The phrase “big data” has been creeping into the mainstream in recent months, but it has been thrown around in business analytics for a number of years. If it seems a bit fuzzy as to what falls into the realm of big data that’s probably because it has been kept initially fuzzy. Big data is regularly defined as a dataset that is too large for normal database tools to handle or analyze; therefore, the definition continues to shift as the capabilities of database tools and the availability of data storage continue to improve.
When you look at the world you interact with on a daily basis it’s easy to see how these big datasets are being built. What did you do over the weekend? Shop on Amazon.com for a new Christmas sweater? Use GPS or Google Maps to find the hotel where your office Christmas party was being held? Update your facebook status to “Oops – didn’t know the office party was formal wear only”? All three of these actions create additional data that is captured and analyzed by the database owners, and all three of these examples of big data have significant implications for business decisions if analyzed properly. For example, Amazon has reported that as much as 30% of their sales come from the recommendation engine they utilize to offer suggestions to users of other products they might be interested in based on Amazon’s incredibly large database of customer purchases and your specific preferences.
With today’s globally interconnected economy, the growth of such data is astronomical. Some estimates put it as high as a 40% growth in global data each year for the foreseeable future (McKinsey Global Institute, 2011). We’re talking about filling more than 60,000 Libraries of Congress every year with new data.
Of course, with such large amounts of data being collected on consumers there is bound to be some repercussions due to concerns about privacy, security and even the intellectual property rights of the findings that come from analysis of the big data. However, consumers (particularly younger consumers) have consistently shown less concern about their privacy when there is a direct benefit to them. For example, consumers with smartphones will regularly share their current location for access to information on shops or restaurants near them or discounts at such establishments. There are also fewer and fewer consumers who object to offers tailored to their interests that come their way on facebook, or job openings they are notified of by LinkedIn, even though the basis of these suggestions is the data they have provided on themselves in their profiles and through their actions on the sites.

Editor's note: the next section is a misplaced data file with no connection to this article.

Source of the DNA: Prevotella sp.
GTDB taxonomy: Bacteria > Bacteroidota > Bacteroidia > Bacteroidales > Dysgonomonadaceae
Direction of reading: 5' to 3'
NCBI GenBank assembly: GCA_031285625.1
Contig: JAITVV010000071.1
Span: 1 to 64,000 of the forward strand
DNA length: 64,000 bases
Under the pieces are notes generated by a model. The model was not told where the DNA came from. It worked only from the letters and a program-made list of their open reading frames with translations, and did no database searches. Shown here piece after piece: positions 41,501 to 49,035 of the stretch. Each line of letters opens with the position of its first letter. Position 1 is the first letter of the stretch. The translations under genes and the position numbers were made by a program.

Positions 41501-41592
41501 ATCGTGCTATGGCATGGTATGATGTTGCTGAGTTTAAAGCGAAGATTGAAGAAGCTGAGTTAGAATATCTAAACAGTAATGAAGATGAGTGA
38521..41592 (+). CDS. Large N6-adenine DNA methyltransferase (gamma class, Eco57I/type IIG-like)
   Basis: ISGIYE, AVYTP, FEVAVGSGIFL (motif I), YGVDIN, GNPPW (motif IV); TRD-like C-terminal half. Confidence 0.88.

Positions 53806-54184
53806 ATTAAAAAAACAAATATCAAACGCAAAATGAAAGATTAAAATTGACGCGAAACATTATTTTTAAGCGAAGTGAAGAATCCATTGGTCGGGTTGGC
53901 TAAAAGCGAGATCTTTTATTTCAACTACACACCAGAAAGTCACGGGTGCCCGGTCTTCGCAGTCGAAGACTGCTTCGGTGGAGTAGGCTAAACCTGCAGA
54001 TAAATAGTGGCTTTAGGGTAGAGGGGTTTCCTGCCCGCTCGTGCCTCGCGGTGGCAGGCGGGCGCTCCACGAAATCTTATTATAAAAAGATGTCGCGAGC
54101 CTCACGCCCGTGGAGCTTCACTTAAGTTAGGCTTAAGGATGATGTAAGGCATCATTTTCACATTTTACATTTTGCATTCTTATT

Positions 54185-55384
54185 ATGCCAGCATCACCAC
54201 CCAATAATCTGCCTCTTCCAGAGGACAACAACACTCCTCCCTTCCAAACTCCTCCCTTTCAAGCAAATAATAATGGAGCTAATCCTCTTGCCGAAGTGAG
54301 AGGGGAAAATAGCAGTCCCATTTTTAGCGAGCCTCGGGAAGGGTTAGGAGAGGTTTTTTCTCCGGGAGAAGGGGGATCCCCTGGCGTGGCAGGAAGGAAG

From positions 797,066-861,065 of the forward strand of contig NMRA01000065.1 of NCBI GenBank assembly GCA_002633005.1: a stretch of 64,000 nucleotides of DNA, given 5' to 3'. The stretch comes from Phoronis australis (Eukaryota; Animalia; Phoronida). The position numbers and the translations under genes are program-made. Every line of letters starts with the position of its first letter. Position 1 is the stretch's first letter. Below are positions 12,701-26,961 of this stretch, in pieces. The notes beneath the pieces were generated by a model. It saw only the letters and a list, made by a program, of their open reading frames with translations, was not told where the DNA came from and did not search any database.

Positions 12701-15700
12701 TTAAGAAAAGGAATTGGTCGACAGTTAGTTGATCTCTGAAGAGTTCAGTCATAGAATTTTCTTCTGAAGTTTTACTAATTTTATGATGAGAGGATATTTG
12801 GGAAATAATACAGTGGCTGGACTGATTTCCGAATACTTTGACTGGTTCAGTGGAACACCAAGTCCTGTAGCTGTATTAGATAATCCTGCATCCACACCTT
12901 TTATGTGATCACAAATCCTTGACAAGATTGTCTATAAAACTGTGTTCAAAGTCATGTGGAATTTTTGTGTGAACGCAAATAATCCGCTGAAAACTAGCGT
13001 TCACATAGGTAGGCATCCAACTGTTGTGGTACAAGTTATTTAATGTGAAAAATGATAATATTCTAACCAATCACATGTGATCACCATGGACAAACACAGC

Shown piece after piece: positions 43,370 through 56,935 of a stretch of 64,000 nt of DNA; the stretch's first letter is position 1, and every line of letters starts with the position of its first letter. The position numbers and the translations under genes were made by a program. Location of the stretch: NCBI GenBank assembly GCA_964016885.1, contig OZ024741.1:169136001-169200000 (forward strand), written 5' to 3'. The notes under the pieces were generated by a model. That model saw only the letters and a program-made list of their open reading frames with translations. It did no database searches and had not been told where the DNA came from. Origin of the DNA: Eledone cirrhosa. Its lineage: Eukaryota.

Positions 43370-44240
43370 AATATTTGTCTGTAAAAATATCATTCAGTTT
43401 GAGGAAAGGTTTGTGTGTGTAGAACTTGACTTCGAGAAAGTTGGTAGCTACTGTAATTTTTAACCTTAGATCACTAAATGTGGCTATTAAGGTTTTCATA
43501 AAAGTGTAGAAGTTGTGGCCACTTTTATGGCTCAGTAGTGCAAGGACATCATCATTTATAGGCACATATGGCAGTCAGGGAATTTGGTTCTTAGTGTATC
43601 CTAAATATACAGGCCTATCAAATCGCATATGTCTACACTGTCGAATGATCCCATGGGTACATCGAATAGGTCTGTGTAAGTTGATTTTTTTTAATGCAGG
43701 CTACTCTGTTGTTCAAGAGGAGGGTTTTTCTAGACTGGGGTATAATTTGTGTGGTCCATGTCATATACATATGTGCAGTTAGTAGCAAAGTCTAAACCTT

The question for us as marketers is how such big data can be turned into insights that will help us meet the needs of our customers better and bring our products and services to them in the most efficient manner possible. In the McKinsey Global Institute’s 2011 publication, Big data: The next frontier for innovation, competition, and productivity, they suggest a broad range of insights that can be the product of big data analysis (see table).
Breakdown of potential uses of big data by business functional area by the McKinsey Global Institute (2011).
An example of one area where marketers of products and services could greatly benefit from the availability of big data (whether your own or data acquired from secondary sources) is customer micro-segmentation. Being able to tailor product and service offerings and promotions to like consumers with similar needs, possibly even with real-time information based on their online or mobile actions, could revolutionize a sector’s go-to-market strategy.
Of course, obtaining big data and having the analysis tools and expertise to extract actionable marketing insights are two very different things. It is almost like data is the new raw material of our economy – technology and human capital are still essential for any value to be created; the data is just the first step.
Once the analysis is complete, the algorithms run, and the results spit out, the insights still have to be served up in such a way that they can be grasped and strategies and tactics can be based on them. This often takes the form of data visualization, such as an infographic that makes large amounts of information easier for viewers to understand.
Visualization of big data from the New York Talk Exchange program of MIT’s Senseable City Laboratory (2008). Shows call traffic to other regions of the world by neighborhood within New York City.
What kind of big data do you have access to in your business? What could you do with access to more? We’re happy to discuss what implication big data insights could have for your business, just drop us a note.